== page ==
Opioid pharmacotherapy prescribers

The National Opioid Pharmacotherapy Statistics Annual Data (NOPSAD) collection provides information on prescribers delivering pharmacotherapy treatment on a snapshot day in mid-2017.

For more details about the collection, refer to the Technical notes.

Note: Data on all registered or authorised prescribers are included in this report, except for New South Wales, Western Australia and South Australia, where prescribers are included only if they are actively prescribing to at least 1 client on the snapshot day (see Table T2 of the Technical notes for further details). New South Wales, Western Australia and South Australia have prescribers who prescribe in more than 1 location, and as such are counted twice. This will lead to slightly deflated client to prescriber ratios.

Number and type of prescribers

On the snapshot day in 2017, there were 3,074 authorised prescribers of opioid pharmacotherapy drugs (Table S15).

Almost two-thirds (63%) of prescribers were authorised to prescribe more than one type of drug. A further 18% were authorised to prescribe buprenorphine-naloxone only, and 12% were authorised to prescribe methadone only. The remaining 7% were located in New South Wales and Victoria and were authorised to prescribe buprenorphine; however, NSW reported both buprenorphine and buprenorphine-naloxone as ‘buprenorphine only’ (see Figure P1).

All prescribers in Queensland, the Australian Capital Territory and the Northern Territory were registered to prescribe more than one type of drug in 2017 (Table S16).

Figure P1: Prescribers, by pharmacotherapy type, 2008 to 2017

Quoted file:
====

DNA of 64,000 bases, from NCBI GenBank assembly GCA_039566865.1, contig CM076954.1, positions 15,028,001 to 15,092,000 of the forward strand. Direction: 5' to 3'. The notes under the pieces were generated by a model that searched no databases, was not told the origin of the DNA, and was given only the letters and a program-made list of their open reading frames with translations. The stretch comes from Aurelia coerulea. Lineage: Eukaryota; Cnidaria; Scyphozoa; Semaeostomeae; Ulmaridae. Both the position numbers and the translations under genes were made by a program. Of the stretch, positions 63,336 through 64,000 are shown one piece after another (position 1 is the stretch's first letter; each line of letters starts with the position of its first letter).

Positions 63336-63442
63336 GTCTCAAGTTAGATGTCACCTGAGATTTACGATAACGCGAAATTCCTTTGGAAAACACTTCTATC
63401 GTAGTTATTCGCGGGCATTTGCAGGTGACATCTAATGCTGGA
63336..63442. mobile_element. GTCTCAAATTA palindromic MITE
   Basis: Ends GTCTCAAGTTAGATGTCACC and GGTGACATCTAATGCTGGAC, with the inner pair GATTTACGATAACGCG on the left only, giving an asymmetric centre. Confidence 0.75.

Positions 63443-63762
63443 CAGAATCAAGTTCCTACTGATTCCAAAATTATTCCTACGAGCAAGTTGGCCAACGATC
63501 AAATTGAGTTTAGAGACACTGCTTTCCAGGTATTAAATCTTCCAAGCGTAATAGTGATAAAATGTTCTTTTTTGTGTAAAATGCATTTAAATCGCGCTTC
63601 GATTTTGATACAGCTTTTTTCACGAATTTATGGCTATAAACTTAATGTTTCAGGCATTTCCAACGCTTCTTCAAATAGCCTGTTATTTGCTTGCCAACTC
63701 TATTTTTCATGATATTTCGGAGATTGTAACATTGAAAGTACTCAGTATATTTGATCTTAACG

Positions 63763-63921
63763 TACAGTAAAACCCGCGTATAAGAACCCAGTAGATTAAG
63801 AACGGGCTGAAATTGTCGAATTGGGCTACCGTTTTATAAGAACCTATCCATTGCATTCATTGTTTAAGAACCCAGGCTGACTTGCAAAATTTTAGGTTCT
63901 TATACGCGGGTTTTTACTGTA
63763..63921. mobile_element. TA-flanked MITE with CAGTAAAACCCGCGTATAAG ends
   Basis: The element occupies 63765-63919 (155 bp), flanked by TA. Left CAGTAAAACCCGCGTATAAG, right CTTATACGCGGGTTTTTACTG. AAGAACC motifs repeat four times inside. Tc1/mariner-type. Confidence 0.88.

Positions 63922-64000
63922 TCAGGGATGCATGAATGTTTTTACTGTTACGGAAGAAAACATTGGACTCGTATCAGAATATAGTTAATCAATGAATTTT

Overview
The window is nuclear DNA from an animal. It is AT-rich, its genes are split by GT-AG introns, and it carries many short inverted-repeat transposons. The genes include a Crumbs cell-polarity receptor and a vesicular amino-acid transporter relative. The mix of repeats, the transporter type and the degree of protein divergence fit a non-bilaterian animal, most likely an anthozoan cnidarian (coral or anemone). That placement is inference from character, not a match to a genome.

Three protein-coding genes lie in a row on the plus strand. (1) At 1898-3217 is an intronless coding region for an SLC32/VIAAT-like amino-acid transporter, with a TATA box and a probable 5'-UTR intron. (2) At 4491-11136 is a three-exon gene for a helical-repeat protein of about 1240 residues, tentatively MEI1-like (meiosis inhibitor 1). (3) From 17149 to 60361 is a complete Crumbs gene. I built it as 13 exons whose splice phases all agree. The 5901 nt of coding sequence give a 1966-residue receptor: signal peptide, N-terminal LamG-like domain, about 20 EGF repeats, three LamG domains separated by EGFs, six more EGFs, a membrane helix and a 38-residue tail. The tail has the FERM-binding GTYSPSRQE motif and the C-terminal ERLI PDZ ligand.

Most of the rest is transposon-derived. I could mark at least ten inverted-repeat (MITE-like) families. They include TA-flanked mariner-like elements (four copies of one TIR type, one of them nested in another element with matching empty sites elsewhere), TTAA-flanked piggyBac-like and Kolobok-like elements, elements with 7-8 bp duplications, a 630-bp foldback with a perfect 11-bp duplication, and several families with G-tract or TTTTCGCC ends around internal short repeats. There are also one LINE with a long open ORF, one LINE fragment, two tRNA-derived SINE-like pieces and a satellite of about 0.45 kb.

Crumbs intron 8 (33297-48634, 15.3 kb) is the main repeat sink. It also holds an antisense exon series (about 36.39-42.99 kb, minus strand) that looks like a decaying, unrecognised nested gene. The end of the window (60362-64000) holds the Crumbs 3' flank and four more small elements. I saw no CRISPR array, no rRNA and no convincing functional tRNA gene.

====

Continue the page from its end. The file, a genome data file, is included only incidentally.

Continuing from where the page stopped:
The line chart shows the number of prescribers registered to prescribe more than 1 pharmacotherapy drug type increased from 934 in 2008 to 1,936 in 2017. Buprenorphine-naloxone-only prescribers rose from 6 in 2008 to 545 in 2017. Numbers of Buprenorphine only prescribers increased from 58 in 2008 to 219 in 2017 while methadone-only prescribers remained relatively stable since 2008.

Note: NSW counts 'buprenorphine-naloxone' as 'buprenorphine'. See the Technical notes for further details.

Source: National opioid pharmacotherapy statistics annual data (NOPSAD) 2017 collection. Data table [Table S16].

Most prescribers worked in the private sector

The majority of prescribers worked in the private sector (83%) with the remainder working in the public sector (13%), correctional facilities (3%), or a combination of sectors (less than 1%) (see Table P1).

Table P1: Prescriber types, states and territories, 2017
Prescriber type NSW Vic Qld WA SA Tas ACT NT Total

Public prescriber

212

91

24

29

13

6

14

389

Private prescriber

608

1,454

124

83

203

22

66

2,560

Public/private prescriber

2

1

3

Correctional facility

38

20

7

18

6

1

1

91

Total

858

1,474

253

125

238

38

74

14

3,074

Notes:

— Nil or rounded to zero.

The states and territories have different guidelines and policies regarding training and registration to prescribe opioid pharmacotherapy types. See the Technical notes for more information.

The Qld total includes 31 prescribers who have a prescriber type of 'Not stated'.

Source: National opioid pharmacotherapy statistics annual data (NOPSAD) 2017 collection. Data table [Table S15].

Victoria had the highest proportion of private prescribers (99%), followed by the Australian Capital Territory with 89%. The Northern Territory had the highest proportion of public prescribers (100%), followed by Queensland with 36%.

Of the 49,792 clients receiving pharmacotherapy treatment in Australia on a snapshot day in 2017, 67% received treatment from a private prescriber, 26% received treatment from a public prescriber, and 7% from a correctional facility prescriber (Table S12).

Private prescribers treated the majority of clients in New South Wales, Victoria, Western Australia, South Australia and Tasmania. Public prescribers treated the majority of clients in Queensland, the Australian Capital Territory and the Northern Territory (Table S3).

Prescribers treated an average of 16 clients on a snapshot day